Retinal ganglion cell death is the final common pathway of virtually all diseases of the optic nerve, including glaucomatous optic neuropathy. In recent years it has been shown that retinal ganglion cells die after axonal injury via a programmed cell death process called apoptosis. The dynamics of retinal ganglion cell death reflect the timing and degree of the axonal injury, rather than its nature. For example, whether mediated by ischemia (corresponding to abnormalities of peripapillary circulation) or compression (e.g., changes in retrograde transport caused by increased intraocular pressure), the end result is a series of changes at the level of the axon, which subsequently affect the retinal ganglion cell body. Our studies on neuroprotection of retinal ganglion cells have focused on general mechanisms applicable to axonal injuries. By dissecting the pathways by which retinal ganglion cells die in these situations, strategies for protection may become manifest. We and others have found that production of certain reactive oxygen species is a necessary step for neuronal death after neurotrophin deprivation. In response, cells invoke compensatory mechanisms to maintain survival in the face of this attack. We have studied the transcriptional regulation of one candidate compensatory gene and discuss it as a model for gene-based approaches to neuroprotective therapy for glaucomatous optic neuropathy. By approaching the problem of therapy from this point of view, it may become possible to prevent irreversible glaucomatous optic nerve changes by inducing endogenous cell-rescue mechanisms and, thus, with the retinal ganglion cells’ own defense mechanisms, to prevent its death.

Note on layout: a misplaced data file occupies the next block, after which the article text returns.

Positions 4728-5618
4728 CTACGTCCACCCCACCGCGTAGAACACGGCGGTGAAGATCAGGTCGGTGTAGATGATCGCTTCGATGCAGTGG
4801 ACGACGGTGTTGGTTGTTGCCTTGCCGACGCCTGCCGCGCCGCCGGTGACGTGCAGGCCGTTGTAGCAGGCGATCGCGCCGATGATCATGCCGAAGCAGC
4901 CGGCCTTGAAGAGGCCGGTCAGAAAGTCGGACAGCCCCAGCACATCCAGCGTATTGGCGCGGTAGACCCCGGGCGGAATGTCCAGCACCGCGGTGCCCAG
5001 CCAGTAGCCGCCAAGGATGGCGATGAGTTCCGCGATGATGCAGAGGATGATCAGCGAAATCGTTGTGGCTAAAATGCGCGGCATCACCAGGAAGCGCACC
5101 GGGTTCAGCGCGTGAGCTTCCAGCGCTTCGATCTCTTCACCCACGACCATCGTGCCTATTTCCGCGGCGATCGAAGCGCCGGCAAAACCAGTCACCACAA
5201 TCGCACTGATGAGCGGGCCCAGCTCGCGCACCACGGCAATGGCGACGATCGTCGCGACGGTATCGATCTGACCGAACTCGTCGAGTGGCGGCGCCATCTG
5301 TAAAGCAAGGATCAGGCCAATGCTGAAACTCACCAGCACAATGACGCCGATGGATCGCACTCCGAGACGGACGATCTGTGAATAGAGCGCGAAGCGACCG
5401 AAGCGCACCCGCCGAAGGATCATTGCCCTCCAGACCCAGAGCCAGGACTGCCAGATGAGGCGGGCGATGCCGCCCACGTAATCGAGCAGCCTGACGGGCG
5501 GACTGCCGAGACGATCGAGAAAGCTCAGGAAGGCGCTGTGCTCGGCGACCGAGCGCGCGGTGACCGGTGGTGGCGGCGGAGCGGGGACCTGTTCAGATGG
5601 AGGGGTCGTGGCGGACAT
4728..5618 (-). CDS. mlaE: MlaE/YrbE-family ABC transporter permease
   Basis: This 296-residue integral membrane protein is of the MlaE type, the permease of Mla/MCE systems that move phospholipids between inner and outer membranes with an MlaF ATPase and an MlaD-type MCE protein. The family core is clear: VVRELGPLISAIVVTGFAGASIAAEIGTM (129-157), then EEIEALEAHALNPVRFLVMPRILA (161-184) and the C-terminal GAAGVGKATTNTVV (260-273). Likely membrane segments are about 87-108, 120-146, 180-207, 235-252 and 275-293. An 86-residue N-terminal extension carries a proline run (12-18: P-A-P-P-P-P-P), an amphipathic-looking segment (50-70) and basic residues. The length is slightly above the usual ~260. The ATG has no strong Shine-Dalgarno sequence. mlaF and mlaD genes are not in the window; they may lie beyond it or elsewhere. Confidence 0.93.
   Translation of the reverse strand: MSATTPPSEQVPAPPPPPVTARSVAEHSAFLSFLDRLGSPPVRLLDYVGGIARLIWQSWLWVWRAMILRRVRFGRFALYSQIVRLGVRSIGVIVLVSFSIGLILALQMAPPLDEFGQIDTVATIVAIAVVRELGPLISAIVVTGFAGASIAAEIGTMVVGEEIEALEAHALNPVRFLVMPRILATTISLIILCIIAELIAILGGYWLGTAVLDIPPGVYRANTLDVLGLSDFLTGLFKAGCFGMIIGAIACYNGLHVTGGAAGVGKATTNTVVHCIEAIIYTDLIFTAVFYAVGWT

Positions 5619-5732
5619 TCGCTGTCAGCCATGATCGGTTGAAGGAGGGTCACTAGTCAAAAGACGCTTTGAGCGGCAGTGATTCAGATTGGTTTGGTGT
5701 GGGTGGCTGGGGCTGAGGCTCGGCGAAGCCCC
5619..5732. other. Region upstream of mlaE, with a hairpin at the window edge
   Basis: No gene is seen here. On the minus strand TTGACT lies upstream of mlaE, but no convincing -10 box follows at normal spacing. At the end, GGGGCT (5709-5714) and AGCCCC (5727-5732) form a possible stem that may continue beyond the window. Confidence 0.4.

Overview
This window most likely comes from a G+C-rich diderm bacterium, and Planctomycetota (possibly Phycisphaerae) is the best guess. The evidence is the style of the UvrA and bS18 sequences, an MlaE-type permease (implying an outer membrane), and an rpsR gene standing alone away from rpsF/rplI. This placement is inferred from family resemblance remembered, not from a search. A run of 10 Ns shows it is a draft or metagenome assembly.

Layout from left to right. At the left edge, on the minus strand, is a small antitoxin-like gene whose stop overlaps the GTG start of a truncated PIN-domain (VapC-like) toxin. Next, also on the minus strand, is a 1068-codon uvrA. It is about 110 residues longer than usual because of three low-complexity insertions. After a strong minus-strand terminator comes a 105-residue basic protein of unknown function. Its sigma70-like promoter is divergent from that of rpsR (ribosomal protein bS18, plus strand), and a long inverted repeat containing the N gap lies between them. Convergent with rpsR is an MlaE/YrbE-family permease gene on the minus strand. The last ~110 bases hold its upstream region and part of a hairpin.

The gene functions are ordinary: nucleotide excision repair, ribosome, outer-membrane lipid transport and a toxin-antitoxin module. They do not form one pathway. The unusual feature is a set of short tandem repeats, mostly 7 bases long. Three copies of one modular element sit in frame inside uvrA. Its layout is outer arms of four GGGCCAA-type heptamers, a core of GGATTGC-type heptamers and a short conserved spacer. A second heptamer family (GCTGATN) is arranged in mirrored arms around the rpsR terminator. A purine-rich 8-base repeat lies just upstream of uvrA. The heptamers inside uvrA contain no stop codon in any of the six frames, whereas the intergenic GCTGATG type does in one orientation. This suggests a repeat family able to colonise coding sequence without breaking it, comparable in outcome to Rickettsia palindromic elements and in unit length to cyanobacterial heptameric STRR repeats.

Survey of Ophthalmology – Elsevier
Published: Jun 1, 1999
It’s your single place to instantly
discover and read the research
that matters to you.
Enjoy affordable access to
over 18 million articles from more than
15,000 peer-reviewed journals.
All for just $49/month
Query the DeepDyve database, plus search all of PubMed and Google Scholar seamlessly
Save any article or search result from DeepDyve, PubMed, and Google Scholar... all in one place.
Get unlimited, online access to over 18 million full-text articles from more than 15,000 scientific journals.
Read from thousands of the leading scholarly journals from SpringerNature, Elsevier, Wiley-Blackwell, Oxford University Press and more.
All the latest content is available, no embargo periods.
“Hi guys, I cannot tell you how much I love this resource. Incredible. I really believe you've hit the nail on the head with this site in regards to solving the research-purchase issue.”Daniel C.
“Whoa! It’s like Spotify but for academic articles.”@Phil_Robichaud
“I must say, @deepdyve is a fabulous solution to the independent researcher's problem of #access to #information.”@deepthiw
“My last article couldn't be possible without the platform @deepdyve that makes journal papers cheaper.”@JoseServera